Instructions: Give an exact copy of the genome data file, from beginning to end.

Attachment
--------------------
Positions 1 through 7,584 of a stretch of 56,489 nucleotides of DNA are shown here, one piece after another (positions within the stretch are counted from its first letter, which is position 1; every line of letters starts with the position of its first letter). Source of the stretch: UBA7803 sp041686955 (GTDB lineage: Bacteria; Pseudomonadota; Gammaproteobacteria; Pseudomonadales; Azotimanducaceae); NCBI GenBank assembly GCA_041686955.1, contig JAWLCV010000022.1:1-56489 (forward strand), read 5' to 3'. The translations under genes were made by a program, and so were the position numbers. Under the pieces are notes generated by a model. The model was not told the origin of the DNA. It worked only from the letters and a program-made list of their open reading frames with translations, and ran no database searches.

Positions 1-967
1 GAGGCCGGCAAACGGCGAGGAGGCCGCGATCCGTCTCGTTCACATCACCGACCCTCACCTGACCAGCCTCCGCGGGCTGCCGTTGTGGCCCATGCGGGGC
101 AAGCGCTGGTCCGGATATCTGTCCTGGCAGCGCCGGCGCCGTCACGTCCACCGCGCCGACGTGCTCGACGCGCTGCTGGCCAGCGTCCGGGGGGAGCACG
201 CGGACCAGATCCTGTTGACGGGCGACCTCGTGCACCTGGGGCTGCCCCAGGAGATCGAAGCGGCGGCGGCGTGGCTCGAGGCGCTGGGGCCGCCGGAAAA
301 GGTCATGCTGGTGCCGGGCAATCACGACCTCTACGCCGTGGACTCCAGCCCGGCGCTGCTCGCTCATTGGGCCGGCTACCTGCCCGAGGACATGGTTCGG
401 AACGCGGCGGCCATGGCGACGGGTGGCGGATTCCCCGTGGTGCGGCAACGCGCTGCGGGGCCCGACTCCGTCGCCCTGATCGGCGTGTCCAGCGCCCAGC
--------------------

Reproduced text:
Positions 1 through 7,584 of a stretch of 56,489 nucleotides of DNA are shown here, one piece after another (positions within the stretch are counted from its first letter, which is position 1; every line of letters starts with the position of its first letter). Source of the stretch: UBA7803 sp041686955 (GTDB lineage: Bacteria; Pseudomonadota; Gammaproteobacteria; Pseudomonadales; Azotimanducaceae); NCBI GenBank assembly GCA_041686955.1, contig JAWLCV010000022.1:1-56489 (forward strand), read 5' to 3'. The translations under genes were made by a program, and so were the position numbers. Under the pieces are notes generated by a model. The model was not told the origin of the DNA. It worked only from the letters and a program-made list of their open reading frames with translations, and ran no database searches.

Positions 1-967
1 GAGGCCGGCAAACGGCGAGGAGGCCGCGATCCGTCTCGTTCACATCACCGACCCTCACCTGACCAGCCTCCGCGGGCTGCCGTTGTGGCCCATGCGGGGC
101 AAGCGCTGGTCCGGATATCTGTCCTGGCAGCGCCGGCGCCGTCACGTCCACCGCGCCGACGTGCTCGACGCGCTGCTGGCCAGCGTCCGGGGGGAGCACG
201 CGGACCAGATCCTGTTGACGGGCGACCTCGTGCACCTGGGGCTGCCCCAGGAGATCGAAGCGGCGGCGGCGTGGCTCGAGGCGCTGGGGCCGCCGGAAAA
301 GGTCATGCTGGTGCCGGGCAATCACGACCTCTACGCCGTGGACTCCAGCCCGGCGCTGCTCGCTCATTGGGCCGGCTACCTGCCCGAGGACATGGTTCGG
401 AACGCGGCGGCCATGGCGACGGGTGGCGGATTCCCCGTGGTGCGGCAACGCGCTGCGGGGCCCGACTCCGTCGCCCTGATCGGCGTGTCCAGCGCCCAGC